One Australian cryptocurrency startup company I recently discovered has added another new layer on top of this concept to provide further insulation which I feel puts it in a category of its own. They have removed the need for a centralized core asset, like USD altogether. If adopted successfully, their solution would offer both a decentralized tradable token, and a decentralized stable backing asset; a revolution of money technology.

They call themselves Havven, founded by Kain Warwick who previously founded Australia’s largest cryptocurrency exchange. They have developed a novel way for the stablecoin to generate a store of value itself using fees within the transactional flow; creating a tangible collateral that can be used to offset fluctuations and be tracked on the blockchain itself removing the possibility of centralized theft. This is dramatically different than being backed by a fiat asset in a bank account that could be stolen or seized by a government or hackers. Also, the core assets it holds can fluctuate slightly without the value of the stablecoin being dramatically affected due to a unique buffering method they propose.

Here’s how it works:

Users transact using the stabilized exchange token, which they call a Nomin. A Nomin is backed by it’s own reserve token, which they call a Havven.

As transactions occur, fees are charged in Havven and distributed to the pool of Nomin token holders.

This means that as transactions happen, the value of the core asset backing the Nomin increases, but it remains a decentralized cryptocurrency.

These fees are spread among the pool of Nomin token holders, thereby rewarding those who hold the token and encouraging stability via actively maintaining the cryptocurrency.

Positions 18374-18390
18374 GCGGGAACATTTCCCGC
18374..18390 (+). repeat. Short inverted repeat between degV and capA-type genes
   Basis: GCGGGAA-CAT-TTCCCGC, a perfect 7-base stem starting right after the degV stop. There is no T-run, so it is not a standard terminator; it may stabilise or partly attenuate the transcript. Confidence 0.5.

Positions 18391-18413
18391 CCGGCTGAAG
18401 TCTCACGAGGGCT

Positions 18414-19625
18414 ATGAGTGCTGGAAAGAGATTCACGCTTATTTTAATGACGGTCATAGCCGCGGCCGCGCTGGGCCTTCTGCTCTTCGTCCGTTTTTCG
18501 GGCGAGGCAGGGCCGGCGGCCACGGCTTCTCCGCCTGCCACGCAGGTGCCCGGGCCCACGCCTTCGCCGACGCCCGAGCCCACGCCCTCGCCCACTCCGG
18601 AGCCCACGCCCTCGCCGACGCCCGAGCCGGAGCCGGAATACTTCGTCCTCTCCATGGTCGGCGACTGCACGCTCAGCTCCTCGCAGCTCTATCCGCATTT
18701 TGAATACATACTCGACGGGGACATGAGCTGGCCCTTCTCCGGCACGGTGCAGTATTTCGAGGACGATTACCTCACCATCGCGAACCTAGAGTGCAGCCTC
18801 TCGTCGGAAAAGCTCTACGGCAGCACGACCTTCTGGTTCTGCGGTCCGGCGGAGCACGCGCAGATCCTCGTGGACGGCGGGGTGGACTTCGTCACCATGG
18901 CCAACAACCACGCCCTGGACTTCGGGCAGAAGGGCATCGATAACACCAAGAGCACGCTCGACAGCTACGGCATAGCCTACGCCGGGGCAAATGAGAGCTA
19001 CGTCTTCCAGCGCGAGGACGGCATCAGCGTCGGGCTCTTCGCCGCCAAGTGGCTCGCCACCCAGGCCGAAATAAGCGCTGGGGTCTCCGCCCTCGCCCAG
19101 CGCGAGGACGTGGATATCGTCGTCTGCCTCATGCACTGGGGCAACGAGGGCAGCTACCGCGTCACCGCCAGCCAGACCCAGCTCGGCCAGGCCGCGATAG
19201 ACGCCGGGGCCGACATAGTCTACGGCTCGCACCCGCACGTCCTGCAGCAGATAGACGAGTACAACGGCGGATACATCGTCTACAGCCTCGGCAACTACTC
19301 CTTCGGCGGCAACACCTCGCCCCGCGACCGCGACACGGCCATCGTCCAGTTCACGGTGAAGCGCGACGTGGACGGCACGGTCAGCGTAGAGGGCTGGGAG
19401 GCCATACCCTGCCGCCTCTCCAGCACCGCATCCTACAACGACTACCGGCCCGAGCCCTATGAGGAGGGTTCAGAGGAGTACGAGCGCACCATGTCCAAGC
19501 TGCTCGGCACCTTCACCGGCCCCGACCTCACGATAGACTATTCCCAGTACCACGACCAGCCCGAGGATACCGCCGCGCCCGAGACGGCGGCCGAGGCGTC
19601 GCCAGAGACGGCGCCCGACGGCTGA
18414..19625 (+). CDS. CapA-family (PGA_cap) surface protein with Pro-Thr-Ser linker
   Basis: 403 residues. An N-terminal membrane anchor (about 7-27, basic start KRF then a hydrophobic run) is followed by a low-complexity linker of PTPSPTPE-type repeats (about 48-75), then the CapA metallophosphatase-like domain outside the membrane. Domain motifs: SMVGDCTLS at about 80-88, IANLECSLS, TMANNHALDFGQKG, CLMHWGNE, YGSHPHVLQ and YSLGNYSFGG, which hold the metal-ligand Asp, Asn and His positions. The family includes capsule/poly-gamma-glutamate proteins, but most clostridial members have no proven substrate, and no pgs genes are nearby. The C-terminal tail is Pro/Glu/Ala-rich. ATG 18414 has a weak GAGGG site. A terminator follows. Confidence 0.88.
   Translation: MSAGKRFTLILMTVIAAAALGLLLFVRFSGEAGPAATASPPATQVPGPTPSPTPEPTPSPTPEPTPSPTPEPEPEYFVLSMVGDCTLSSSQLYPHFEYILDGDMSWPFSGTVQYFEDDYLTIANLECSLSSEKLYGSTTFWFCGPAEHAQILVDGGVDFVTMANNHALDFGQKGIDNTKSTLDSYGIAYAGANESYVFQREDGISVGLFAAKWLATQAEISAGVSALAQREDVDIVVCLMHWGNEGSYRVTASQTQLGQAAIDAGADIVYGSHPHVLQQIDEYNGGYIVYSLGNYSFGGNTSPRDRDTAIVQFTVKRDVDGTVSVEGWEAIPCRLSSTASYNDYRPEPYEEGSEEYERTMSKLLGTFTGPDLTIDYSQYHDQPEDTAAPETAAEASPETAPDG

To prevent wild volatility, an automatic 80% ‘escrow of Havven’ buffer is built into the system to avoid a scenario where Havenn are rapidly sold off. By requiring this, it becomes impossible for one large stakeholder to short the system, and crash the entire market value.

The result:

A cryptocurrency with baked in volatility guards, and backed by a decentralized token vs. a centralized fiat currency subject to world market volatility and theft.

While the road ahead is long and acquiring widespread adoption of their platform will require establishing public trust and proof of their concept, this is an excellent example of how money can reinvent itself to create a genuinely stable and decentralized cryptocurrency.

Money can and will continue to reinvent itself.

Havven is presenting a concept where we can have all the benefits of cryptocurrency, without the underlying idea that we are still using a underlying centralized fiat currency. When credit cards made money ‘invisible’ to most of us by requiring just our pin instead of cash, it was a revolution of what it meant to spend money. This is similar, and represents a chance to create a stable decentralized currency that could effectively replace replace credit cards of today with it’s true potential stability. As soon as Nomins are listed on exchanges, you will be able to become part of this revolution.

It’s a new concept, and for those not familiar with the crypto world, will take some time to understand. However, I strongly encourage anyone interested in stablecoins to read their white paper in full and understand the concept they are proposing.